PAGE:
Section 521.4, on which Smith relies, provides that a prisoner may be placed in maximum security only if a “finding is made,” presumably by the Housing Board, that there is a clear and present threat to the safety of the resident or of others, or that the resident poses a definite escape risk. In the instant case, the Housing Board made such a finding, in the sense that it recited the words of the regulation. But the LRAA and the Lorton Regulations, as we have noted, were adopted in order to achieve “disciplinary due process” for Lorton residents. See Judiciary Committee Report, supra, at 3. They were designed to implement, in disciplinary proceedings in the District's correctional facilities, at least those procedural rights of prisoners that were viewed by the courts as consistent with due process.8 This legislative purpose would be undermined by a holding that § 521.4 may be satisfied by resort to conclusory words, without any examination by the court of the record relied upon to support the recitation.
We have no doubt that, at the time when the Lorton Regulations were promulgated, the courts would not have treated as dispositive a conclusory finding by correctional officials that the prisoner was dangerous or an escape risk. On the contrary, in cases comparable to this one, the courts examined the record of the disciplinary proceeding to determine if there was a reasonable basis for such a finding.
The applicability of the Due Process Clause to disciplinary proceedings in prisons had been discussed in some detail by the Supreme Court in Wolff v. McDonnell, 418 U.S. 539, 94 S.Ct. 2963, 41 L.Ed.2d 935 (1974). The “major thrust” of Wolff was to prevent “arbitrary determinations.” Kyle v. Hanberry, 677 F.2d 1386, 1390 (11th Cir.1982) (quoting Gomes v. Travisono, 510 F.2d 537, 540 (1st Cir.1974)). But reliance on uncorroborated allegations of an unknown informant may make a determination arbitrary, for “[n]ot all prison inmates who inform on other inmates are telling the truth; some are exacting their own schemes of revenge.” McCollum v. Miller, 695 F.2d 1044, 1049 (7th Cir.1982); see also Ping v. McBride, 888 F.Supp. 917, 923 (N.D.Ind.1993) (quoting McCollum ). “Requiring a reliability determination is [therefore] a procedural safeguard which helps [to] assure that the disciplinary committee conducts a full and meaningful hearing.” Wells v. Israel, 854 F.2d 995, 998 (7th Cir.1988). Where, as in this case, a prisoner was subjected to severe discipline on the basis of allegations made by an anonymous informant, the informant's reliability had to be contemporaneously and independently assessed. See, e.g., Hensley v. Wilson, 850 F.2d 269, 280-83 (6th Cir.1988). In Kyle, supra, the court stated:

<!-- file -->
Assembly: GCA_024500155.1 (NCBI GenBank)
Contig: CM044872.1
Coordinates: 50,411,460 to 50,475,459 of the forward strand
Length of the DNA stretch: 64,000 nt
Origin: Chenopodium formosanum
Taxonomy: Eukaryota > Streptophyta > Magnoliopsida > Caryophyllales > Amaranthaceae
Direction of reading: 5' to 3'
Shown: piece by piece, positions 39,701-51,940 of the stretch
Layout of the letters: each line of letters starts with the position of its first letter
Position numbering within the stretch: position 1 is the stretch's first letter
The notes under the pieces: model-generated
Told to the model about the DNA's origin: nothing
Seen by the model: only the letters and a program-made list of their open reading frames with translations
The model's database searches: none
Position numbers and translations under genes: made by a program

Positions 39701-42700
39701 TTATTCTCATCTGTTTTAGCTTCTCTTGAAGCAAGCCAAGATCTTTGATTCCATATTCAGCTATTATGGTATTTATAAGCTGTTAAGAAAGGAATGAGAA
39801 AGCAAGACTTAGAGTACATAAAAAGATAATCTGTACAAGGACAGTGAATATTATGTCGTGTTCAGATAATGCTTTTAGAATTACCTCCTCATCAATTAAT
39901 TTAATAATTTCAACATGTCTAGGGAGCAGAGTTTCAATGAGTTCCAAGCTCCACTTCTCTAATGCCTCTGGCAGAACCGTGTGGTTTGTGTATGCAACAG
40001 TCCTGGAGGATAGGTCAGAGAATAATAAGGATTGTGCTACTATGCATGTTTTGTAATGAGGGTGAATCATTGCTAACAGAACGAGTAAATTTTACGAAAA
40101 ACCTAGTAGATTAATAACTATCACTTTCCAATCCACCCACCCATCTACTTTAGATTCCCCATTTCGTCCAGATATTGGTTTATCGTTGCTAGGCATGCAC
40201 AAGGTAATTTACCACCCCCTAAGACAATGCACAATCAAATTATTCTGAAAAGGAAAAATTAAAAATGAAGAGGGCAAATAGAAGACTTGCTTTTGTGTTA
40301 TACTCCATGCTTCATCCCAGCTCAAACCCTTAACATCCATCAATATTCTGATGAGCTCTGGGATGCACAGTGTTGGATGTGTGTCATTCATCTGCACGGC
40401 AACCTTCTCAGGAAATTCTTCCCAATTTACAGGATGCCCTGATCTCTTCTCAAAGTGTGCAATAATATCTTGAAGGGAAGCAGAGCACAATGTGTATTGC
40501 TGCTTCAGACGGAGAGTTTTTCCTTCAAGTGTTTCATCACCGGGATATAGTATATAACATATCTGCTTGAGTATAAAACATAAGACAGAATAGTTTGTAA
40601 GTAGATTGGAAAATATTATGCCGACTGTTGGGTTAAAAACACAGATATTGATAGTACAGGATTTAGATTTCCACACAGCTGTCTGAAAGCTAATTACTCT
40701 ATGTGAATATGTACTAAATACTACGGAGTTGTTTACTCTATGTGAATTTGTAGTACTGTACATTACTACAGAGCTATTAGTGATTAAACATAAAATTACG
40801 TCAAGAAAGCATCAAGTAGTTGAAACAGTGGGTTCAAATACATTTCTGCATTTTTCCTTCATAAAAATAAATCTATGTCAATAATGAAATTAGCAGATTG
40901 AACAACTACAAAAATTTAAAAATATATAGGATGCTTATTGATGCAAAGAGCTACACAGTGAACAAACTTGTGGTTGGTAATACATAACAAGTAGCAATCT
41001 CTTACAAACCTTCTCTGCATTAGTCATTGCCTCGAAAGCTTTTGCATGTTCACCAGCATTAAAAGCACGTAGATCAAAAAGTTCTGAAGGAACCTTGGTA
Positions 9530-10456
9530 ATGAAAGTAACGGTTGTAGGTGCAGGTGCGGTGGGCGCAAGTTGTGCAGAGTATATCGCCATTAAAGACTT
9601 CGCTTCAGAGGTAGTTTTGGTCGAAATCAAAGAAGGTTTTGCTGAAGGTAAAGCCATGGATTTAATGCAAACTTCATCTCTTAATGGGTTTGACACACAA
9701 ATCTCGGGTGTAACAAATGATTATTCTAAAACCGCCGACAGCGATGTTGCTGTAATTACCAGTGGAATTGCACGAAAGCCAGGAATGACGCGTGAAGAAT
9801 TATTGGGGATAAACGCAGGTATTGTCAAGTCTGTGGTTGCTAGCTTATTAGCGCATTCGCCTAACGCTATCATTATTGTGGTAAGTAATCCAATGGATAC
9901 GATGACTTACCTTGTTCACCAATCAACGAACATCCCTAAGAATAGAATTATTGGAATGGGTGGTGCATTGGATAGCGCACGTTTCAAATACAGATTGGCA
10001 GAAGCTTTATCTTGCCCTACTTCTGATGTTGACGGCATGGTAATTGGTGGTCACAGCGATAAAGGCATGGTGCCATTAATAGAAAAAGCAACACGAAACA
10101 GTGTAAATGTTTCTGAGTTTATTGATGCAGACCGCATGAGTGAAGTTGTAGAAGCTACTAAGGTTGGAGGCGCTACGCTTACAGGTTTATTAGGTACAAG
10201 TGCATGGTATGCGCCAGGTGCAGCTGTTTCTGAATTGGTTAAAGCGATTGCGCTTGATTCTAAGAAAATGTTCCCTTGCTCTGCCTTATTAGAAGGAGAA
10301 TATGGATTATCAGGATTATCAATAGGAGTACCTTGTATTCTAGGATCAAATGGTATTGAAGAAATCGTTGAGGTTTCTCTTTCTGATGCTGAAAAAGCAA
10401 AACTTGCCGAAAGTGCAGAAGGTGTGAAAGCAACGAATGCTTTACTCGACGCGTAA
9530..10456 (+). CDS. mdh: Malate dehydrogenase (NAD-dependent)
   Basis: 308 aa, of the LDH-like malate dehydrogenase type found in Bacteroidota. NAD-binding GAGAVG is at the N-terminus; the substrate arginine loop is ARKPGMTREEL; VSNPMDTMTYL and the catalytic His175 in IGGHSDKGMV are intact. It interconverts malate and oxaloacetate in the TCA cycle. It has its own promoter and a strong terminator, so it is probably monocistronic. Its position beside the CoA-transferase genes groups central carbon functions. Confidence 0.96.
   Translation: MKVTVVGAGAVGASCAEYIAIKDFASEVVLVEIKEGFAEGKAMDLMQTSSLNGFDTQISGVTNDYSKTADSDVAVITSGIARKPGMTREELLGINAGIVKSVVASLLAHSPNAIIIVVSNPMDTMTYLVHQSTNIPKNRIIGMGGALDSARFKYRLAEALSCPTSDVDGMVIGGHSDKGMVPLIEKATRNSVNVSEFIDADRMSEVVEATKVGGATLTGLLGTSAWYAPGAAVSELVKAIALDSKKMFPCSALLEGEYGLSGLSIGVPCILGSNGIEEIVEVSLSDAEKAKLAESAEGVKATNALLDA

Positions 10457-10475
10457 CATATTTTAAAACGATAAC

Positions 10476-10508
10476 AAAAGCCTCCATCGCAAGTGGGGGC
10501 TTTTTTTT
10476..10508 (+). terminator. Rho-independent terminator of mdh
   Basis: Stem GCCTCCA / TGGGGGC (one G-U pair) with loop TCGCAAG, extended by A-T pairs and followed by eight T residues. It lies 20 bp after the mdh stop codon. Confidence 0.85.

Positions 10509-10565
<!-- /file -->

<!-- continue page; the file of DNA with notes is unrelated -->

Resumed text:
[T]o make a decision based on the factual evidence presented, part of a disciplinary committee's task must be to make a bona fide evaluation of the credibility and reliability of that evidence. In a prison environment, where authorities must depend heavily upon informers to report violations of regulations, an inmate can seek to harm a disliked fellow inmate by accusing that inmate of wrongdoing. Since the accuser is usually protected by a veil of confidentiality that will not be pierced through confrontation and cross-examination, an accuser may easily concoct the allegations of wrongdoing. Without a bona fide evaluation of the credibility and reliability of the evidence presented, a prison committee's hearing would thus be reduced to a sham which would improperly subject an inmate accused of wrongdoing to an arbitrary determination.